Justice for Conrad Black
This article is from the archive of The New York Sun before the launch of its new website in 2022. The Sun has neither altered nor updated such articles but will seek to correct any errors, mis-categorizations or other problems introduced during transfer.
When Conrad Black stood before a federal judge in Chicago to hear his final prison sentence, all that was left of the fraud case against him was a single count. He was given a chance to make a statement. “I never ask for mercy,” he told the judge, “but I do ask for avoidance of injustice.” It was a sad thing for our country and for newspaperdom, we wrote at the time, that his request was denied.
All the greater the glory today, when President Trump reached for the ultimate tool our Constitution provides for the crafting of justice. The president used his pardon power to void the injustice in a case that should never have been launched. In the constitutional and legal sense, the pardon makes things the same as if Conrad Black had never been convicted at all.
There was never a moment in this case that we doubted Conrad Black’s innocence. Nor was that simply because his company was one of the founding partners in The New York Sun and he one of its founding directors. He’d already sold his interest and resigned from the Sun’s board. Nor was it because — as Humphrey Bogart put it — “he was your partner, and you’re supposed to do something about it.”
We defended Conrad Black because the case had all the earmarks of a wrongful prosecution. We’d learned to recognize them via a newspaper career covering, among other things, white-collar crime and constitutional questions. Nearly all of the charges were the kind of spaghetti prosecutors throw at a wall. A jury acquitted Lord Black of all those spaghetti charges.
It was the core charges — honest services fraud — that were the greater injustice. That’s because honest services fraud is a) impossibly vague and b) therefore almost impossible to defend against. We sketched that in an editorial when, after being convicted, Lord Black launched his appeal. The law of honest services fraud was, we argued, so vague as to be unconstitutional.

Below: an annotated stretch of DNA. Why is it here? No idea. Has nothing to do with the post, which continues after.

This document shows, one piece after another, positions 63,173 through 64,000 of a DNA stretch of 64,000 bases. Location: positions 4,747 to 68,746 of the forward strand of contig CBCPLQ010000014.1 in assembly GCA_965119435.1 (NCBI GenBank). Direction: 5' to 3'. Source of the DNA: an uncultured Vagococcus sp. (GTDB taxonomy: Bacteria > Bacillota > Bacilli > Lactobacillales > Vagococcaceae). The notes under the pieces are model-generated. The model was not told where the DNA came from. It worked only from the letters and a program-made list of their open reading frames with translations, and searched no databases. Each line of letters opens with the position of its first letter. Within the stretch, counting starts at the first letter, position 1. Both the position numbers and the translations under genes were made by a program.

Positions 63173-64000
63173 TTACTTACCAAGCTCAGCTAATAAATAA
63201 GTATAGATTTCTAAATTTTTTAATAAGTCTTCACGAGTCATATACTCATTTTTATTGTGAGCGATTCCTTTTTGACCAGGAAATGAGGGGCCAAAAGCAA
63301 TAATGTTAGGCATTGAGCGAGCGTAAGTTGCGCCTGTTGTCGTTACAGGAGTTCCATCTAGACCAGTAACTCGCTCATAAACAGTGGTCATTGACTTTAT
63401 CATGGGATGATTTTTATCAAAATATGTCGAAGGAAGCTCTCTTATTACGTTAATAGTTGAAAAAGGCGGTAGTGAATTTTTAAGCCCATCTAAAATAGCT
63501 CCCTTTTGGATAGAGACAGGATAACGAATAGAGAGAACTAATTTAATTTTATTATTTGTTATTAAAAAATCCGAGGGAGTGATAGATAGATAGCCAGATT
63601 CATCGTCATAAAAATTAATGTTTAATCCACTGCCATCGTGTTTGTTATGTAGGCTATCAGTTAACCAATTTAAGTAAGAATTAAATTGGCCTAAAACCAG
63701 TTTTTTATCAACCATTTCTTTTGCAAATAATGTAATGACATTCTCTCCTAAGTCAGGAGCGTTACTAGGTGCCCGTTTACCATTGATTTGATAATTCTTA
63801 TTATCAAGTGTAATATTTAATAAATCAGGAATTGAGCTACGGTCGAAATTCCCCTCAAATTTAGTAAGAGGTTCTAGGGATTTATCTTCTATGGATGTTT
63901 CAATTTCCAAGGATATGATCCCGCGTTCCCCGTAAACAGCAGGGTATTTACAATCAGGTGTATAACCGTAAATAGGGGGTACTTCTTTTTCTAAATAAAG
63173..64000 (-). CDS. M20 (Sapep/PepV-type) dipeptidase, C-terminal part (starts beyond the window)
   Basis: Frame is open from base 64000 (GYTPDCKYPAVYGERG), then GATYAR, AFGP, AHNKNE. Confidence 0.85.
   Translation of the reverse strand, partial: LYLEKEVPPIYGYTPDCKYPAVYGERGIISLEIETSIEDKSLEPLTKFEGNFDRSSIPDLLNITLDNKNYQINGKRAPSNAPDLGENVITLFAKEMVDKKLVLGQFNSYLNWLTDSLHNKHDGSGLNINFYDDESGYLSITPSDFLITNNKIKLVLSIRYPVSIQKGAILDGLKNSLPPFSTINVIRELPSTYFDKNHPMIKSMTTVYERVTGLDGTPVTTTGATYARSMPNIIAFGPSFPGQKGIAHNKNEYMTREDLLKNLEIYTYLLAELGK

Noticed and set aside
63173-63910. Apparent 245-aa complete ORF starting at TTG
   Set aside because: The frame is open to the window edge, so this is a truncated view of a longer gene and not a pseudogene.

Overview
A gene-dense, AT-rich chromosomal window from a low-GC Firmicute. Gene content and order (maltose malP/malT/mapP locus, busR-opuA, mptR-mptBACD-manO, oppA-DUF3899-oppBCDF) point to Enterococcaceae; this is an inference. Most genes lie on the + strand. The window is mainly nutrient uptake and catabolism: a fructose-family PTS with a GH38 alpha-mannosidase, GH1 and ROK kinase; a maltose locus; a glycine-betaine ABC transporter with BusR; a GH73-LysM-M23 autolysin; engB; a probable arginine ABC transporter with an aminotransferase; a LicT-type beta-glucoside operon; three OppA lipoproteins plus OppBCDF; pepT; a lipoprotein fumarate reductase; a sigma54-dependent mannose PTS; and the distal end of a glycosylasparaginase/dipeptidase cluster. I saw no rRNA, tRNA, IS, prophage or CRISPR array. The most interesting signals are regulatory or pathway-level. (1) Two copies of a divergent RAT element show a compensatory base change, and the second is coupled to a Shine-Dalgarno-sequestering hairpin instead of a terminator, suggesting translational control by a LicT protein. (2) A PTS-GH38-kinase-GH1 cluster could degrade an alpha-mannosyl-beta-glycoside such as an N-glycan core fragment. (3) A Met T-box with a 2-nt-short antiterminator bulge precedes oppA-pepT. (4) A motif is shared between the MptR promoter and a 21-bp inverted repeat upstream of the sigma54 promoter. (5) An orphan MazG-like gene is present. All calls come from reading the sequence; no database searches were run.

In the event, the Supreme Court said exactly that. It did so in the case of an ex-executive of Enron. Same day on the same issue, the nine justices vacated Lord Black’s conviction. The vote was unanimous. Justice Clarence Thomas agreed with Justice Ruth Bader Ginsburg, who wrote the opinion. Yet, incredibly, a lower court judge restored one of the counts, and Lord Black was returned to prison.
Lord Black bore up under all this with an epic display of grit. In prison, sometimes under squalid conditions, he wrote important books. He helped educate other inmates in history. When he was convicted, we had gathered the staff of the Sun and spoke to them of the strands of honor. We expressed to them the hope that Conrad Black would write a column from prison.
“Please treat any of his dispatches as coming from a man who made your newspaper possible,” we said, “and, when you edit his prose and put it into print, remember that the honor is ours.” That’s how we feel about it. In recent years, Conrad Black has used his column to defend President Trump — for all the right reasons. He’s sought to protect the decision of the voters to make Mr. Trump president.
No doubt the cynics are going to question the president’s motives in granting the pardon. We encourage them to focus on the facts of the case — why a jury acquitted Lord Black on most of the counts against him and why the remaining fraud counts were vacated by the Supreme Court. In granting the pardon, President Trump spoke of all that and of Lord Black’s “exceptional character.” It’s wonderful to see justice finally done.